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    We have previously discussed some of what Norvig talks about, like impossibility theorems in consensus, how explainability is not enough, the robustness of adversarial images, how the curse of high dimensionality afflicts reasoning and how it might not matter.

    I wonder about the degree to which, as Norvig puts it:

    We’re seduced by our low-dimensional metaphors. You look in a textbook, and it says, “Okay, now we’ve mapped out the space. ‘Cat’ is here [ASL: circle], and ‘dog’ is here [ASL: circle (other hand)], and maybe there’s a tiny little spot in the middle [ASL: small] where you can’t tell the difference, but mostly we’ve got it all covered.” And if you believe that metaphor, then you say “We’re nearly there, and there’s only going to be a couple adversarial inputs.” But I think that’s the wrong metaphor. What you should really say is, “It’s not a 2D flat space [ASL; wall] that we’ve got mostly covered. It’s a million-dimensional space [ASL: big] and ‘cat’ is this string that goes out in this crazy path [ASL: point-insane?], and if you step a little bit off the path in any direction [ASL: go? (repeated)], you’re in nowhere-land and you you don’t know what’s going to happen.”

    I can’t read all of the signs, but I still find this bilingual metaphor to be really interesting. Did we create these gaps into which we can fall, or are they always there? It is quite possible that our own rationality and reasoning are similarly delicate paths which can go into wrong alien regions. It also suggests that motivated reasoning is a danger for us and computers alike, since a motive is nothing more than a constant vector in high-dimensional semantic space; being consistently perturbed in a single direction could be sufficient to step into Norvig’s “nowhere-land”.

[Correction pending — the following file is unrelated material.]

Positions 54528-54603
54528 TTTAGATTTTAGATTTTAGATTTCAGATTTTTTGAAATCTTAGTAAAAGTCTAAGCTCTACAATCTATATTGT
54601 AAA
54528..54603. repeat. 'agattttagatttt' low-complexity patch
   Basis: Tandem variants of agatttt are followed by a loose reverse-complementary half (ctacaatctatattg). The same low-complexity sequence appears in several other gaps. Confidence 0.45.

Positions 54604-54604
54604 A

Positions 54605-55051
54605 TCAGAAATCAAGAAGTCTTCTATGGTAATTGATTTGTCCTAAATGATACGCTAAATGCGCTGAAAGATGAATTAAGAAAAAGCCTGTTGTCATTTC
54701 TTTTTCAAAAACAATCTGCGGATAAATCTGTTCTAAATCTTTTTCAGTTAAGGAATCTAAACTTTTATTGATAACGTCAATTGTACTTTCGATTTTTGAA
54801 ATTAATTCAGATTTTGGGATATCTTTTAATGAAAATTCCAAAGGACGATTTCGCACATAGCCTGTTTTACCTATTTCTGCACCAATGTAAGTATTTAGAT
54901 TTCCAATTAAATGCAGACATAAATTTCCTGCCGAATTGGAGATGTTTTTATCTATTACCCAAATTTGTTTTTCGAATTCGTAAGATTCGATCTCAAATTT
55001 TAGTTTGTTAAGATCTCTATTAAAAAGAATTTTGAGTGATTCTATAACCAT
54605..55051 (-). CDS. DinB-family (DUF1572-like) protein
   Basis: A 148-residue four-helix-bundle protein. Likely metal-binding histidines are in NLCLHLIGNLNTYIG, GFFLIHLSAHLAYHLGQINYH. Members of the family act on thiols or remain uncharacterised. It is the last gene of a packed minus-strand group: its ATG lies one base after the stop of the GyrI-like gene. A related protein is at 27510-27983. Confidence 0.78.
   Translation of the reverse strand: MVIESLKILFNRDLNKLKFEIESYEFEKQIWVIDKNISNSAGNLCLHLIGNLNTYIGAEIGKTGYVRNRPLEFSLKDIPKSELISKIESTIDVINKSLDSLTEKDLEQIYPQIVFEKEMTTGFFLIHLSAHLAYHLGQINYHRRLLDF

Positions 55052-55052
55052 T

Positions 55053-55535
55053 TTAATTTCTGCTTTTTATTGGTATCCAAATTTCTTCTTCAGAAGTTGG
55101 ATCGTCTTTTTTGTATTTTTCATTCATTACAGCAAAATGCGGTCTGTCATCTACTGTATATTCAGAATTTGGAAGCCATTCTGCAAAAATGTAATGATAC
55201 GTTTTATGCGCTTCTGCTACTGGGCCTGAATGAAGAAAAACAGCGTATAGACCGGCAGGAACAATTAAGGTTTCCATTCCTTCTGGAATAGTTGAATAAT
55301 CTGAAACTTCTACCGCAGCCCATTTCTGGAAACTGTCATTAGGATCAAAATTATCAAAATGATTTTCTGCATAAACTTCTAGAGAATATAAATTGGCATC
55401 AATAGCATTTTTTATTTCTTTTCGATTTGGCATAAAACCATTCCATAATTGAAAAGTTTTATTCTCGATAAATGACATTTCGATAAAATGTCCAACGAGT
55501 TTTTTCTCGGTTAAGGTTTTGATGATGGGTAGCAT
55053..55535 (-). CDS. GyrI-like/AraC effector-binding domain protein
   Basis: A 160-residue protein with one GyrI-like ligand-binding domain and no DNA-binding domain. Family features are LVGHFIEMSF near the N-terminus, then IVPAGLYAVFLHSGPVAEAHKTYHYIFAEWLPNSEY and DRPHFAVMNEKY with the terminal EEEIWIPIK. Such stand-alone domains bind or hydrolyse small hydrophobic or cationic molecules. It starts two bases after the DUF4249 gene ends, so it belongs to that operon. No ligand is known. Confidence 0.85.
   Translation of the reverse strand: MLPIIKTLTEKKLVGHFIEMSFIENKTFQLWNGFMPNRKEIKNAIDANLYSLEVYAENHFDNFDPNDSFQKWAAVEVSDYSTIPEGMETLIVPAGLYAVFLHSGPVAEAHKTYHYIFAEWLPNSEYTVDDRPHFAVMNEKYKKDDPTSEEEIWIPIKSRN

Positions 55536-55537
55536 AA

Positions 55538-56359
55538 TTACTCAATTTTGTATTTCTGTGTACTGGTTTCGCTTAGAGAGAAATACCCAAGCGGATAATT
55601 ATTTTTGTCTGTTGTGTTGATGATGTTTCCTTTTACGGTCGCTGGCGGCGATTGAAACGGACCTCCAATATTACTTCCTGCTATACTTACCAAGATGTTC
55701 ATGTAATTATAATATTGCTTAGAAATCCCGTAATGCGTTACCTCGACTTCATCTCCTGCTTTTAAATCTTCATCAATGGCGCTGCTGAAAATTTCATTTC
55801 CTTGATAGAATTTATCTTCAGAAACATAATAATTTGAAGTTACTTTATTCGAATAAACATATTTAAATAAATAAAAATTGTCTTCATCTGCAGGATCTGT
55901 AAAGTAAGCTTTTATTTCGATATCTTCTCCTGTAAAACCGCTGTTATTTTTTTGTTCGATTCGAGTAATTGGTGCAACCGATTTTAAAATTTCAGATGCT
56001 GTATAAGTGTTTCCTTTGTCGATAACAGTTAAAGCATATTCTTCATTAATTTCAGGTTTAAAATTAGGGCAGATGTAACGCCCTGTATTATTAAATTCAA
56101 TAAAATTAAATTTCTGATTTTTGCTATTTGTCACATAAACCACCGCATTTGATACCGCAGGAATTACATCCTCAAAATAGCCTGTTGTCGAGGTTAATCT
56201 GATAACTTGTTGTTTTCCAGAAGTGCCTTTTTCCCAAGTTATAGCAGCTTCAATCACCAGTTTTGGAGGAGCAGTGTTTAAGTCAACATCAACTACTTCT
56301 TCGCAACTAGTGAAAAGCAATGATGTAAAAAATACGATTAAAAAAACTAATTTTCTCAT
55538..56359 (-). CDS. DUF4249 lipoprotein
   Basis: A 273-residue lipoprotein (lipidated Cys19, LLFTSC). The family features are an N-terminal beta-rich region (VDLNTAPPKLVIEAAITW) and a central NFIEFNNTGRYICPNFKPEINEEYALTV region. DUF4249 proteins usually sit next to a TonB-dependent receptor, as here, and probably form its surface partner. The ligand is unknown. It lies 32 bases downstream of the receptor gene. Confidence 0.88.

I think that Fridman might miss the mark somewhat when they say:

    When you say “problem-solving”, you really mean taking some kind of – maybe collecting – some kind of data set, cleaning it up, and saying something interesting about it, which is useful in all kinds of domains.

    This isn’t wrong, but I think that it is a narrowing of the scope of AI research. Part of the original hope of expert systems, and part of the history of the seasonal hype cycles of AI, is the difficulty in accepting that computers do what they are told to do. We cannot instruct humans to be free and imaginative, and we cannot do it for computers either, but we hoped that computers could somehow learn to learn (to learn to learn to …) and overcome this infinite regress. I sympathize greatly with this conclusion, but we should always keep in mind that if we accept it in full, then we are doomed to Lucas’ conception of minds and machines, where humans are always the superior mathematicians and AIs are no better than pocket calculators.